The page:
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Digging Deeper: Why Site Assessments Are A Vital Step In Industrial Property Purchases


Acquiring an industrial site can be a lucrative opportunity for investors, especially if it can be transformed into a space that benefits both the community and their bottom line.

Some industrial sites, however, come with a history of contamination by pollutants such as PFAS, a class of chemicals that can be found in water, air and soil. It is a persistent group of chemicals that doesn’t break down easily, and is potentially hazardous to both humans and animals, even at very low concentrations. 

All of this means that before investors purchase an industrial property, they need to perform due diligence. If they don’t, they may miss environmental issues and evidence of noncompliance that could turn their latest purchase into a dangerous money pit, said Eric Cooper, senior vice president of legacy site services at RPS Group, a global professional services firm that helps clients with navigating several CRE-related challenges, including environmental issues.

“Investors need to be asking questions such as, ‘Is the company that is currently operating the property in good standing with regulators?’ and, ‘What was the nature of operations for historical tenants and occupants?’” Cooper said. “These questions have to be answered as thoroughly as possible for the investor to make an informed decision.”

Cooper said that this process will help potential investors develop a deeper understanding of the site’s environmental risk factors; in particular, how much time and money these investigation and remediation efforts could require. 

He said that an increasingly common contamination issue includes vapor intrusion, a process where volatile chemicals released from the ground migrate into building air spaces. This is typically found on manufacturing and industrial sites, where prior investigations and remedial actions may have been completed before regulations were put into place to address this kind of pollution.

“Employee exposure is a real concern when it comes to vapor intrusion because it can result in costly litigation and reputational risks,” Cooper said. “But the good news is that methods for identifying the conditions as well as mitigation and remediation are well-established.”

PFAS, however, are an especially difficult class of chemicals to remediate, Cooper said. Since they are labeled "emerging contaminants," there are still questions about how they are regulated. Cooper said that, unlike most contaminants, which can be removed from the site and taken to a facility to be disposed of or incinerated, PFAS pose an extra challenge, since they don't break down easily. He said current technologies are limited in their ability to remove or treat PFAS.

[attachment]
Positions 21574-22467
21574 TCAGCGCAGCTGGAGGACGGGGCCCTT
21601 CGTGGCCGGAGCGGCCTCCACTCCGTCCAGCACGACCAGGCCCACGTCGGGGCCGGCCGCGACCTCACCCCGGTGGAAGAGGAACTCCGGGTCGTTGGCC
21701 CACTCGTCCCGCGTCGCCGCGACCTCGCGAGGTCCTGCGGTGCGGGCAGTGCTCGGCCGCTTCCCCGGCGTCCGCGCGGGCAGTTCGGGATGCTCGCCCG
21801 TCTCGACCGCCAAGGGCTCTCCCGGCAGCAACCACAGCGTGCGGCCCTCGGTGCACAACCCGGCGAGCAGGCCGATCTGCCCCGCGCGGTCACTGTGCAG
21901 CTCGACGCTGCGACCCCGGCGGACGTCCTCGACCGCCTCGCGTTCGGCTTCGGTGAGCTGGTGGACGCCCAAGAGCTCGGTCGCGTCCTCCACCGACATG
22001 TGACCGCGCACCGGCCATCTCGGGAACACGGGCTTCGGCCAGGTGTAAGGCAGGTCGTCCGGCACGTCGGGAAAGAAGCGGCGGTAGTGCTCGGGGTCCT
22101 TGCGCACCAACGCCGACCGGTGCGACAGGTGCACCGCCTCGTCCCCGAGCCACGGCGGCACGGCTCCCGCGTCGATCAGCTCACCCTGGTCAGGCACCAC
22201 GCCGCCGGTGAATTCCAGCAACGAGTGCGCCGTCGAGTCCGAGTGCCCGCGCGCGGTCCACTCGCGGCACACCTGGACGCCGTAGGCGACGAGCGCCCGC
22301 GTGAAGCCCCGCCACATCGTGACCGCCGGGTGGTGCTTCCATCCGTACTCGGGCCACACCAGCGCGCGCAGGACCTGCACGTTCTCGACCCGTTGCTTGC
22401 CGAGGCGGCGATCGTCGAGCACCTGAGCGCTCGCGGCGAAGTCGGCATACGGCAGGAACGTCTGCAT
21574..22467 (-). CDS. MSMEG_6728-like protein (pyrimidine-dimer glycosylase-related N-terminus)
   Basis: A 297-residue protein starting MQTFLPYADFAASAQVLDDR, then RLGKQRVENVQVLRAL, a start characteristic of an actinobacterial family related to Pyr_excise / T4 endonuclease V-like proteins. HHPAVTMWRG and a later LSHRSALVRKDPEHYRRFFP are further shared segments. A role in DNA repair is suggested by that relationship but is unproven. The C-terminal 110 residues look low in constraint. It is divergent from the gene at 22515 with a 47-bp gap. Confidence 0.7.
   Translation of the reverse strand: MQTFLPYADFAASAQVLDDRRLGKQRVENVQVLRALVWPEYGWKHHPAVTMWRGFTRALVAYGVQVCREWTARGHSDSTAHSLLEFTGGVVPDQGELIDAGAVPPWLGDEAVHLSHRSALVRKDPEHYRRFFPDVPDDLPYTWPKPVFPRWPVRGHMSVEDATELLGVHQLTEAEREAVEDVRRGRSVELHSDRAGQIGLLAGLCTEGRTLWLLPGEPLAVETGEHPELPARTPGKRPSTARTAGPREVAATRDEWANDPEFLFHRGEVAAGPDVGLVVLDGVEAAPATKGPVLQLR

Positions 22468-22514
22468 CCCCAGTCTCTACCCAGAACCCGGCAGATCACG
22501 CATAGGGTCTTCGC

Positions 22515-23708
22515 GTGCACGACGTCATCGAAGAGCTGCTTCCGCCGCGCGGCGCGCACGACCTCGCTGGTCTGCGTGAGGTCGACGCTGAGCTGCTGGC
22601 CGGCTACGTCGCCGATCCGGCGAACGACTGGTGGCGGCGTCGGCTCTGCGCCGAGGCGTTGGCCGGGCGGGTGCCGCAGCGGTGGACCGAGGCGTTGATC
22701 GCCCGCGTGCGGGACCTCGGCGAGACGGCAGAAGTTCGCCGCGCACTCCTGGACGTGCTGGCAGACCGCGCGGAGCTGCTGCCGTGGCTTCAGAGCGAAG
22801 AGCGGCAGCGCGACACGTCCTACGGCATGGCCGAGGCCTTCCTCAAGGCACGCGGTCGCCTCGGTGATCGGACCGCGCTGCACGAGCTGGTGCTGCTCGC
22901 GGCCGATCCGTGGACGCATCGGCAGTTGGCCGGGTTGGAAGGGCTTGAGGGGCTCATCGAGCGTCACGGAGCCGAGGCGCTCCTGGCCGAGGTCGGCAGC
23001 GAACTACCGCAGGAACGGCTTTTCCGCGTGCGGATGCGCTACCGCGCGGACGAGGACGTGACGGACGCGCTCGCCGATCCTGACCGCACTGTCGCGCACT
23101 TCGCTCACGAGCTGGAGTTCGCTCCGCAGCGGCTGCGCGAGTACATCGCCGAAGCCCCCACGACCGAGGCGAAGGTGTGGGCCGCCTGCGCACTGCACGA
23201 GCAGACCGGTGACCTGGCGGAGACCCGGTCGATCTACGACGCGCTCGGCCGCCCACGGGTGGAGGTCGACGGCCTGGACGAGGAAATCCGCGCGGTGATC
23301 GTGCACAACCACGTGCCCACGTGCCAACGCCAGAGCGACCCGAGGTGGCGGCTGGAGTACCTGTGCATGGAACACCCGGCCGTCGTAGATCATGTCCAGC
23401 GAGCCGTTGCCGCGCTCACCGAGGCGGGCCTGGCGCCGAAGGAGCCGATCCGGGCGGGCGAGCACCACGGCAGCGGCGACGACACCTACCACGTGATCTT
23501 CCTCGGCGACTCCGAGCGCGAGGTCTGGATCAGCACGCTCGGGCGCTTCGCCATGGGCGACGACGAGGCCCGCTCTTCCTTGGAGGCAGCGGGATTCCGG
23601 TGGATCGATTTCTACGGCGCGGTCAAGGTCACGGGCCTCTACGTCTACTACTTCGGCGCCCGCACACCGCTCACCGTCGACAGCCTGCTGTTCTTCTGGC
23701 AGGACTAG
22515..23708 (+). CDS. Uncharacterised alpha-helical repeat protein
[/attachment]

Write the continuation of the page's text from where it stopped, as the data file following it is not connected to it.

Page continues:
Despite these challenges, with the passing of the infrastructure bill in November 2021, $10B has been put toward lowering the presence of PFAS in water. At the moment, Cooper said, there may be ways to catch and filter out the impacted drinking water and reduce people’s potential exposure.

Building owners can put a deed restriction on the property to halt groundwater use at the site and cut off the potential for exposure. They can also install a groundwater treatment system on-site to try and filter out some of these chemicals.

While the research to fully get rid of PFAS is still in the works, Cooper said that RPS Group strives to be transparent with clients about any obstacles that may come up during the investment process.

“We do not try to skirt the issue but really highlight it for our clients,” Cooper said. “We tell them, ‘There are the limitations for remediating PFAS, but there are still approaches to addressing this.’ We explain how much time and money it would take and what the implications of future regulations may be.”

Cooper recommended that clients work with consultants from the very beginning, before they even purchase a property, to help assess environmental risks. 

“We would build out multiple scenarios with the best, moderate and worst-case scenarios, and show them what the risk looks like in terms of dollar spend and how long it will take to do the remediation,” Cooper said. “It really helps stakeholders understand the monetary risk and anticipated spending over time.”

Even after the property is purchased, Cooper added, the buyer can protect their investment by continuing to work with an environmental consultant. That way, they can ensure that their business is able to minimize the risk of releases and closely monitor any investigation or cleanup. Also, the site operator can stay on top of any changes in regulations. 

“A good consultant can identify historical issues, effectively mitigate those risks and establish a go-forward failsafe system despite any disruptions that may occur,” Cooper said. “We’re here to help clients manage a situation quickly and effectively in real time.”

This article was produced in collaboration between RPS Group and Studio B. Bisnow news staff was not involved in the production of this content.

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